If I were a Russian oligarch…

…should I be “freaking out” about the impending report about me, my connections to Vladimir Putin and my money, apparently being released next Monday by the Treasury Department? This story from VICE News sure sounds like it. But how real is the threat?

Under the Combating America’s Adversaries through Sanctions Act (CAATSA), the Secretary of the Treasury, in concert with the Secretary of State and Director of National Intelligence (DNI) is supposed to generate such a report within 180 days to “the appropriate congressional committees.” How much of that repoirt will appear in easily-accessible public sources (e.g. NOT the Congressional Record or the Federal Register) that would alarm anyone holding the oligarchs’ assets is unclear. More importantly, the US government is not obligated to take any sanctions action based on the issuance of this report under CAATSA.

It is important to note that the report, in addition to uncovering the oligarch’s financial ties, is supposed to estimate the effect of sanctions on the US and its allies of imposing sanctions on this group – secondary sanctions. So, none of the oligarch’s money would be frozen. As the article notes, banks might want to close the accounts of these individuals so as to not potentially end up on the US’ bad side. 

But should anyone really worry? Bank deposits are used as the financial fuel for lending activities – reduce the overall level of deposits, and that loan portfolio similarly has to be reduced. A credit crunch in the US or in areas allied with the US would invariably cause significant economic hardship, as the VICE report notes that 90 oligarchs (there’s a conjecture the report will show multiple hundreds of individuals) have over $384 billion in assets. Imagine what would happen if that much credit was sucked out of the global economy. So, it would not be unreasonable to find the report saying that the effect on, say, the EU economy, would be too severe to impose secondary sanctions on a significant number of oligarchs.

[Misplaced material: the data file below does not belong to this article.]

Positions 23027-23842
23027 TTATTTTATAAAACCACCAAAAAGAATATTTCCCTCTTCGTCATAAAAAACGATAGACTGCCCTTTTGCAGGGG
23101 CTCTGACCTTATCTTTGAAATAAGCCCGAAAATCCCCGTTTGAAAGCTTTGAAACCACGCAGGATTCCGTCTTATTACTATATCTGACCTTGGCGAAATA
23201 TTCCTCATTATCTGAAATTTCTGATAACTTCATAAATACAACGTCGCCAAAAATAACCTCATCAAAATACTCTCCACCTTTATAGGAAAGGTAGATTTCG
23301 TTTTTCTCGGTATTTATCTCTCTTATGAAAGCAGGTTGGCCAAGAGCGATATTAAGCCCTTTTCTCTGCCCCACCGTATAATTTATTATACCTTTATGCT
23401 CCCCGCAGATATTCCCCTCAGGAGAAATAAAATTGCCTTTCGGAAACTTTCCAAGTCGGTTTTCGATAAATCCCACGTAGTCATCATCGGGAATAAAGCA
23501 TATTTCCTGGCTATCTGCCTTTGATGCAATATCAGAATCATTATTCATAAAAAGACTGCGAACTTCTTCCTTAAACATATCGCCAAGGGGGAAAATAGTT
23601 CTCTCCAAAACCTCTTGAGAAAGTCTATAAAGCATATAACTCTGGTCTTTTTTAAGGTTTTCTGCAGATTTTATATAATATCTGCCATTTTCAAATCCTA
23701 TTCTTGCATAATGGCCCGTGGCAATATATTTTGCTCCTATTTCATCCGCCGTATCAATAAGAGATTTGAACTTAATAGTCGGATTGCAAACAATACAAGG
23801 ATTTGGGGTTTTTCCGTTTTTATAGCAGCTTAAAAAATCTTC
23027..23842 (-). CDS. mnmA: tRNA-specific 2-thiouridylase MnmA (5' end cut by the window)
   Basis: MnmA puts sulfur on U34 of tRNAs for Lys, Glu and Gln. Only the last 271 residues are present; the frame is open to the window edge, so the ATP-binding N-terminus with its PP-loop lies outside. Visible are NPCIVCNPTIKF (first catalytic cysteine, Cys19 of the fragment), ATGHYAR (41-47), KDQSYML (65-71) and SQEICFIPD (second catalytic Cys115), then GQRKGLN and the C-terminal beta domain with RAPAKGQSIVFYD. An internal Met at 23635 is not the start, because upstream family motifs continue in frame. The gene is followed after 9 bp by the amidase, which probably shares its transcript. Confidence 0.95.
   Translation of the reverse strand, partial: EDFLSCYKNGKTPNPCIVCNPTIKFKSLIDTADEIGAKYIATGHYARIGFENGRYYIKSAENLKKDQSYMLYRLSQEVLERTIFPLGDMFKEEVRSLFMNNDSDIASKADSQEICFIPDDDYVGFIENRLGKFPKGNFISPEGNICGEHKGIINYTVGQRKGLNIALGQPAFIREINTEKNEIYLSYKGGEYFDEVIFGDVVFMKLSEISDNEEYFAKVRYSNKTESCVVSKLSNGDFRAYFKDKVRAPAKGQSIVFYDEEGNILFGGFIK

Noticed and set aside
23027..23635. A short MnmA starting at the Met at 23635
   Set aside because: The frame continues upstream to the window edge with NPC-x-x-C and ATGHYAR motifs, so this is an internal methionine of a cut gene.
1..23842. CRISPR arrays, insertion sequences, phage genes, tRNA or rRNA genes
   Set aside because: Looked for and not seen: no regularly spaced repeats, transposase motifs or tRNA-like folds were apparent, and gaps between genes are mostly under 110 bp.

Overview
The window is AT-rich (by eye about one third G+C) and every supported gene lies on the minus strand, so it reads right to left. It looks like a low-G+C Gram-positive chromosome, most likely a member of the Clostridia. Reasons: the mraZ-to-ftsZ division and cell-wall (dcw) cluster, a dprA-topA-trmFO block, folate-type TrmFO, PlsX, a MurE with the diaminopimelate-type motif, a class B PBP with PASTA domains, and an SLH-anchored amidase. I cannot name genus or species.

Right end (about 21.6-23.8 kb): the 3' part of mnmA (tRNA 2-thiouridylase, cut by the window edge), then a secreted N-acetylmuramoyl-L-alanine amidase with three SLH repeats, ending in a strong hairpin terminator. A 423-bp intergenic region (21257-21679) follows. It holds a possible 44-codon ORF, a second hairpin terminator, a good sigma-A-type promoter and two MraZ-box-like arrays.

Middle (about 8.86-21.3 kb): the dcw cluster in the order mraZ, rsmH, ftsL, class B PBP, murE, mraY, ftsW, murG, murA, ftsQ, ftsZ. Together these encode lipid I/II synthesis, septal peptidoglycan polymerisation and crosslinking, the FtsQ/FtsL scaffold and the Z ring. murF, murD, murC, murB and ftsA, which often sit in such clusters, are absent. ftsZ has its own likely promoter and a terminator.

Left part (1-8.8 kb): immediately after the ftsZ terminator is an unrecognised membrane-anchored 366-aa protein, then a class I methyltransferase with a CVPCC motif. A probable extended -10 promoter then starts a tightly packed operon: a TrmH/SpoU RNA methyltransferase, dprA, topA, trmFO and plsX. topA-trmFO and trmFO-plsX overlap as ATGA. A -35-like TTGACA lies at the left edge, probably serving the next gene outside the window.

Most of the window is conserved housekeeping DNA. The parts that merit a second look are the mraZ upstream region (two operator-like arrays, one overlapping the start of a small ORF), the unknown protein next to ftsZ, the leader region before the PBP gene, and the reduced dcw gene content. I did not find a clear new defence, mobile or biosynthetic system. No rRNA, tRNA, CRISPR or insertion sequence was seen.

but, let’s say you’re risk averse and want to keeo your funds safe and preferably appreciating. What could you do? Just like in a recession, the world could see a flight to quality – in particular, valued physical goods. Investments in precious metals or real estate are likely to increase in value over time – if one is willing to be patient. After all, sanctions do not take over the title of assets – they merely prevent them from being utilized. If one can outwait geopolitical tensions, then one’s assets will eventually be usable.

Now, were I a bank or brokerage, would I be standing pat if that list of oligarchs becomes public on or after next Monday? Oh, heck, no. Not only would I – now – be working on the policies and procedures I will need should sanctions be imposed, but I’d also be ready to screen my customer data to see if any of these folks were on my books, and flag them so they can easily be identified if the need arises.

One more note: when it comes to Riussia, the Trump Administration has largely kept from the inflammatory rhetoric it has used on other countries. Even if the report guesses that the impact on the US and its allies of secondary sanctions on oligarchs would be nominal, it would not surprise Mr. Watchlist if it required an additional piece of legislation to force the imposition of those sanctions.

We shall see, won’t we? Monday is less than a week away…

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